YP Letters: Firefighter's journey back to Labour thanks to Jeremy Corbyn's stance on austerity

From: Bryan Barrett, Norton.

Labour leader Jeremy Corbyn during a recent visit to Leeds where he met flooding victims. Is he the right man to lead Britain?
Labour leader Jeremy Corbyn during a recent visit to Leeds where he met flooding victims. Is he the right man to lead Britain?

I AM a serving firefighter. I live in Norton (near Malton), North Yorkshire, with my wife and two children, not far from where I was brought up on the Tang Hall council estate in York.

When I left school, I joined the Green Howards infantry regiment based at Catterick Garrison and Osnabruck, Germany. I took part in a number of operational tours of Northern Ireland and Bosnia.

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I left the Army in 2000 and moved to Malton to join the Fire Service. My early years as a firefighter saw me at odds with the Blair government.

Strikes over fair pay and my disagreement over the invasion of Iraq and Afghanistan made me a natural Conservative voter.

My disagreement with Labour became altogether more hostile as a number of my friends, who were still serving, lost their lives in Afghanistan. The lives of these young men, who knew little about politics, were cut short by a war that they were ill-prepared for. That experience had a profound effect on me.

But old allegiances run deep, and it wasn’t until after the 2015 general election that I began to realise that it was the policies of the then coalition that had led to austerity and the increasing poverty around me.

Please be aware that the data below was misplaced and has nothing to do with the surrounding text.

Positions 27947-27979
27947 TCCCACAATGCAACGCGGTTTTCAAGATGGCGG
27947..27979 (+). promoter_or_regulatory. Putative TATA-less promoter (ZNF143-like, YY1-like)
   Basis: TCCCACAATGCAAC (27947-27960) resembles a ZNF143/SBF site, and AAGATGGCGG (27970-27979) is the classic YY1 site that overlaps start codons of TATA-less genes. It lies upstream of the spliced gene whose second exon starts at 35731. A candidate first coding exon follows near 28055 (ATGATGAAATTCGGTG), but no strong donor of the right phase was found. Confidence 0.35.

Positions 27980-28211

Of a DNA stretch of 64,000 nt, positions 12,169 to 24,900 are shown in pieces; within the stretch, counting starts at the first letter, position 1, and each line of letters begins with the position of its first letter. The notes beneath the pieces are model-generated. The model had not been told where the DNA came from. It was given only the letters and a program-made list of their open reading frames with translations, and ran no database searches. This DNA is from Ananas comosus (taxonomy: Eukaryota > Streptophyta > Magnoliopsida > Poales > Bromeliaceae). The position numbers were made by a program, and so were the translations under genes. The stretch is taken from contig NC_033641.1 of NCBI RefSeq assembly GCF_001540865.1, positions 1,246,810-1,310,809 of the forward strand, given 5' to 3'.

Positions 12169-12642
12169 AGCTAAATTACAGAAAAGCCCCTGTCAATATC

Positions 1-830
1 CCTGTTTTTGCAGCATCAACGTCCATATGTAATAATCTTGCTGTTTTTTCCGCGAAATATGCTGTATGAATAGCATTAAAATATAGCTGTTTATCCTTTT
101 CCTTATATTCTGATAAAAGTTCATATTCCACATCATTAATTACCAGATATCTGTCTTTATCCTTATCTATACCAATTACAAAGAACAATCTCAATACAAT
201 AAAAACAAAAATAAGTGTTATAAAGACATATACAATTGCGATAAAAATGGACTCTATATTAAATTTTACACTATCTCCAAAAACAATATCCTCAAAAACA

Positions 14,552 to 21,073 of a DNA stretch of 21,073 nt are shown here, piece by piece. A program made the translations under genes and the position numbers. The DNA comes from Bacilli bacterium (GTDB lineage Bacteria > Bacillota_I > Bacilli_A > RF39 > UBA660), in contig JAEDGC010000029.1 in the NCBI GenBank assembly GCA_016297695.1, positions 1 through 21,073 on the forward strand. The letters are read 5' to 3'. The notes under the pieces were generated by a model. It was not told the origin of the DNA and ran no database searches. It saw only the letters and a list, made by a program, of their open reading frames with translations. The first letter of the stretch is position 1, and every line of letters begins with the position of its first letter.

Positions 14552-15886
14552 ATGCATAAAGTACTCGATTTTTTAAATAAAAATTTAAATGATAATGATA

Public service workers like me had been taken for granted. The cost of living was increasing, yet our wages had totally stagnated and my annual salary was virtually the same in 2015 as it was in 2010.

Bitterly disappointed with politics in general, I was intrigued when Jeremy Corbyn became Labour leader. He stated his intention to stand on an anti-austerity platform and seemed to be able to relate to fellow human beings in a way that other politicians simply couldn’t.

Labour party membership doubled in his first six months as leader. However, I remained deeply suspicious of politicians in general and it wasn’t until I read the manifesto in 2017 that I nailed my colours firmly to the mast and became a Labour member myself.

Now, in 2018, I am appalled at our divided country where the rich are getting richer and the poor are getting poorer.Homelessness is rising sharply, health inequalities are widening and a record number of people are having to rely on foodbanks. We face the unprecedented situation of this generation being worse off than the last, with the worst wage growth for 200 years.

We all need to do something about this, and now, as an elected Labour representative, I want to lead the local fight for a fair society where everyone has opportunities, and no one needs to visit a foodbank.